For many years, the BlackBerry smartphone was the de riguer for business with the Canadian handset maker renowned for its robust messaging software.
But a new contender has announced itself on the scene, promising to take on BlackBerry's BBM and be the world's first smartphone "placing privacy and control directly in the hands of its users".
In perhaps a direct nod to the mobile handset it is trying to replace, the new device is called the Blackphone, and has been developed by a team of entrepreneurs, technology experts, cryptographers and even a former U.S. Navy SEAL.
"I have spent my whole career working towards the launch of secure telephony products," Phil Zimmermann said in a press release on Wednesday. Zimmermann, the creator of PGP encryption software, is working on the project with members of Spanish startup Geeksphone as well as encrypted communications firm Silent Circle.
"Blackphone provides users with everything they need to ensure privacy and control of their communications, along with all the other high-end smartphone features they have come to expect." Zimmermann added.
The new device—which will be officially launched at the Mobile World Congress in Barcelona in February—is a "carrier- and vendor-independent smartphone," according to the press release, and is powered by custom-built security-oriented Android software called PrivatOS.
The price of the smartphone will announced at February's event. The company's website says it would still have the features necessary to do all the things you need but adds that the tools installed on the Blackphone give you everything you need to take ownership of your mobile presence and ensure nobody else can watch you without your knowledge.
"You can make and receive secure phone calls; exchange secure texts; exchange and store secure files; have secure video chat; browse privately; and anonymise your activity through a VPN (virtual private network)," the website says.
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Its unique selling point of privacy and security looks to be in direct competition to BlackBerry's encryption, Samsung's Knox service and other more established rivals.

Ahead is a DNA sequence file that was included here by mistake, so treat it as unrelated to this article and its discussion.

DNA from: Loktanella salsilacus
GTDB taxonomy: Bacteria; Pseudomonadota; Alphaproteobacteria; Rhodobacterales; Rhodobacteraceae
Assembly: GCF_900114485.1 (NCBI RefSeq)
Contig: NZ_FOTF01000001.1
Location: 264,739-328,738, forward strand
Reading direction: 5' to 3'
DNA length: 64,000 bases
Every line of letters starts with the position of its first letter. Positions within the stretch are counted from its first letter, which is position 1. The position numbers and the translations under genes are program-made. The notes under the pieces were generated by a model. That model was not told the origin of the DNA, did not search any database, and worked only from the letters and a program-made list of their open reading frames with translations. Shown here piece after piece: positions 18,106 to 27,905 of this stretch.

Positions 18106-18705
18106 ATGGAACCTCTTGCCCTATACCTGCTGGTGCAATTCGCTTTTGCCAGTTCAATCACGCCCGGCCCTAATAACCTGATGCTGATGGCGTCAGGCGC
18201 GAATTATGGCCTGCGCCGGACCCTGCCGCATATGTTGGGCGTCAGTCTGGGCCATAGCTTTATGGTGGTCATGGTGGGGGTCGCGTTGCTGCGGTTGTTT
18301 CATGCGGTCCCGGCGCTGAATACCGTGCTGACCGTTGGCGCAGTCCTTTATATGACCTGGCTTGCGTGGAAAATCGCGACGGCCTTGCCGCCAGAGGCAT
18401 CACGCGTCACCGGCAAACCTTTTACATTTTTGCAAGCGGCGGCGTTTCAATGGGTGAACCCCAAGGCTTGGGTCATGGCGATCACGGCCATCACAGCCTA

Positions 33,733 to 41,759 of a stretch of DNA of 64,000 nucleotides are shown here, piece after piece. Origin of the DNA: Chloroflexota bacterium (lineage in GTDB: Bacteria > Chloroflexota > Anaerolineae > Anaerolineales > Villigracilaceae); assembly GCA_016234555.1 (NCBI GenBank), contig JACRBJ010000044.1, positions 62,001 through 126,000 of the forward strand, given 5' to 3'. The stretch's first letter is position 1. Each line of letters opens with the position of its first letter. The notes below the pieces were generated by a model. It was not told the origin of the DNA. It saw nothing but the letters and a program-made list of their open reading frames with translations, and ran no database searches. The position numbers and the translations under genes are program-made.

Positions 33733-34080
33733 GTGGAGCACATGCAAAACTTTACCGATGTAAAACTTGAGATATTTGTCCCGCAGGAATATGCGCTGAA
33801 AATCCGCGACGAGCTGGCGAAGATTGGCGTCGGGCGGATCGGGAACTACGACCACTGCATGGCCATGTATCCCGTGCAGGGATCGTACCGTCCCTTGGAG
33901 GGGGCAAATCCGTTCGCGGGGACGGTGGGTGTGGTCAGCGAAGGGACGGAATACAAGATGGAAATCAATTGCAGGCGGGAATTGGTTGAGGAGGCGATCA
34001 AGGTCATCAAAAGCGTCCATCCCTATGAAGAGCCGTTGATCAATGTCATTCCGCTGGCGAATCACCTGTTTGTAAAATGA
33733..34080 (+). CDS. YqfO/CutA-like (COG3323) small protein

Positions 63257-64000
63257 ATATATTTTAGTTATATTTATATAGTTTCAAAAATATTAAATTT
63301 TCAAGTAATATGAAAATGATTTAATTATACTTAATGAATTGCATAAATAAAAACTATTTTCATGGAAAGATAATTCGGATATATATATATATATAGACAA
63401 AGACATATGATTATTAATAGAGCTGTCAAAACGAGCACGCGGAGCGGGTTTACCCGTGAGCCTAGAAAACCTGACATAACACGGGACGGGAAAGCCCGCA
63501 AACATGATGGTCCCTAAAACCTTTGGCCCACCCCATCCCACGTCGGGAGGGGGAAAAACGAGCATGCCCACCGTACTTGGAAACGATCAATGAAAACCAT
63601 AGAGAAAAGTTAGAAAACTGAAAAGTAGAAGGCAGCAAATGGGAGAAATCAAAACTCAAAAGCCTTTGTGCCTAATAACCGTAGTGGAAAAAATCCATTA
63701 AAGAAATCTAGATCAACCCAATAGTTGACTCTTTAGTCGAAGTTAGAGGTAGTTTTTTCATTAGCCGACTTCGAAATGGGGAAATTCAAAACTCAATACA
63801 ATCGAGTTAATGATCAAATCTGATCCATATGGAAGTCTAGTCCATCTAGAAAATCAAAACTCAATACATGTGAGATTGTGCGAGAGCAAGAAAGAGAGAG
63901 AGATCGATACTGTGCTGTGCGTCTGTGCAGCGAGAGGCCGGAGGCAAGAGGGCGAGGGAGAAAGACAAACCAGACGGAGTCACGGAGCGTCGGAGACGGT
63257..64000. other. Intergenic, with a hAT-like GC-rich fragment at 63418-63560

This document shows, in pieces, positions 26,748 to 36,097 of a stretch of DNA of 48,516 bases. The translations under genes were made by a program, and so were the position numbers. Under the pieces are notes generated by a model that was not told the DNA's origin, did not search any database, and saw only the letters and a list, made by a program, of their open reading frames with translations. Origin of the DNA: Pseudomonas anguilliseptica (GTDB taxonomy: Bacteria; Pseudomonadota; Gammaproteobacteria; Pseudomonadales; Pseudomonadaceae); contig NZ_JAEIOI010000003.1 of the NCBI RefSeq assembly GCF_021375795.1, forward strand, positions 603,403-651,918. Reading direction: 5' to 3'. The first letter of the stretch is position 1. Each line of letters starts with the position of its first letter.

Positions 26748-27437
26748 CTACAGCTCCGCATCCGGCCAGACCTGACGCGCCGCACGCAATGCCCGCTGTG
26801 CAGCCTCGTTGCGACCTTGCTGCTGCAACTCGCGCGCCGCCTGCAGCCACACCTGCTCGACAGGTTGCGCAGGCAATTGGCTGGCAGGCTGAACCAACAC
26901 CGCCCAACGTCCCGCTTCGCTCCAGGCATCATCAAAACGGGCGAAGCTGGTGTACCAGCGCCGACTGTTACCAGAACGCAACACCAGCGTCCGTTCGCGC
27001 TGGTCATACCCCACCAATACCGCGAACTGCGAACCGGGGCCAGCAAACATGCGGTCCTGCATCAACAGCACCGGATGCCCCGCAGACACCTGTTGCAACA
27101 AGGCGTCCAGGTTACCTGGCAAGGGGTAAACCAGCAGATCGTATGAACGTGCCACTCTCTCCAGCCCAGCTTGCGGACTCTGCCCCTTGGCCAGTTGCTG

This comes at a time when privacy has become part of the public debate with revelations from former National Security Agency contractor Edward Snowden. Snowden has released explosive documents detailing U.S. surveillance operations. A report in December from German magazine Der Spiegel said U.S. security authorities have intercepted computer shipments and hacked Microsoft's error reporting system.
Benedict Evans, an analyst at Enders Analysis, told CNBC that despite security breaches regularly being in the news, Blackphone would find it hard to turn this into sales.
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"(It's) not very interesting," he said via email. "There's a very small number of people who really care about these issues enough to buy such a product."
Neil Mawston, executive director at Strategy Analytics, believes the company would only really be able to sell a few thousand models due to limited distribution. He added that he expected that the company would look to selling its security technology to another company in the longer term.
"We believe the Blackphone is a niche product right now. Privacy and security are concerns for everyone, but they are not yet primary buying criteria for most smartphone shoppers," he said.
"Blackphone may be a 'build it and flip it' technology. The developers may have potentially created something that is interesting enough to be bought out by one of the major device brands, like HP or Dell."
By CNBC.com's Matt Clinch. Follow him on Twitter.